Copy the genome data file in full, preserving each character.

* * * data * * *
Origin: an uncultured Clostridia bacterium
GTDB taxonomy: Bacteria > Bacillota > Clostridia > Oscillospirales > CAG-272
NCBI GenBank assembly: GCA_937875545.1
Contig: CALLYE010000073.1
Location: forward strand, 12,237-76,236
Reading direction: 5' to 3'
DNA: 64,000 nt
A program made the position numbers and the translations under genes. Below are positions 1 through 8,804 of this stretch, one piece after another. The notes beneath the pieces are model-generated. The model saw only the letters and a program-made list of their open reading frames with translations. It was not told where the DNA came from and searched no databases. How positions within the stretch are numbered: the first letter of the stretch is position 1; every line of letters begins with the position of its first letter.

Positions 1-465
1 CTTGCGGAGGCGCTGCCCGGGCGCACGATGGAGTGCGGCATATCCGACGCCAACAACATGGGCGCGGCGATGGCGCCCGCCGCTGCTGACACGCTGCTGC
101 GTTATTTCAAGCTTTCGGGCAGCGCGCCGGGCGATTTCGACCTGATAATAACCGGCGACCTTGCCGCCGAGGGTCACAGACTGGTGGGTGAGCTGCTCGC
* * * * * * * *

Origin: an uncultured Clostridia bacterium
GTDB taxonomy: Bacteria > Bacillota > Clostridia > Oscillospirales > CAG-272
NCBI GenBank assembly: GCA_937875545.1
Contig: CALLYE010000073.1
Location: forward strand, 12,237-76,236
Reading direction: 5' to 3'
DNA: 64,000 nt
A program made the position numbers and the translations under genes. Below are positions 1 through 8,804 of this stretch, one piece after another. The notes beneath the pieces are model-generated. The model saw only the letters and a program-made list of their open reading frames with translations. It was not told where the DNA came from and searched no databases. How positions within the stretch are numbered: the first letter of the stretch is position 1; every line of letters begins with the position of its first letter.

Positions 1-465
1 CTTGCGGAGGCGCTGCCCGGGCGCACGATGGAGTGCGGCATATCCGACGCCAACAACATGGGCGCGGCGATGGCGCCCGCCGCTGCTGACACGCTGCTGC
101 GTTATTTCAAGCTTTCGGGCAGCGCGCCGGGCGATTTCGACCTGATAATAACCGGCGACCTTGCCGCCGAGGGTCACAGACTGGTGGGTGAGCTGCTCGC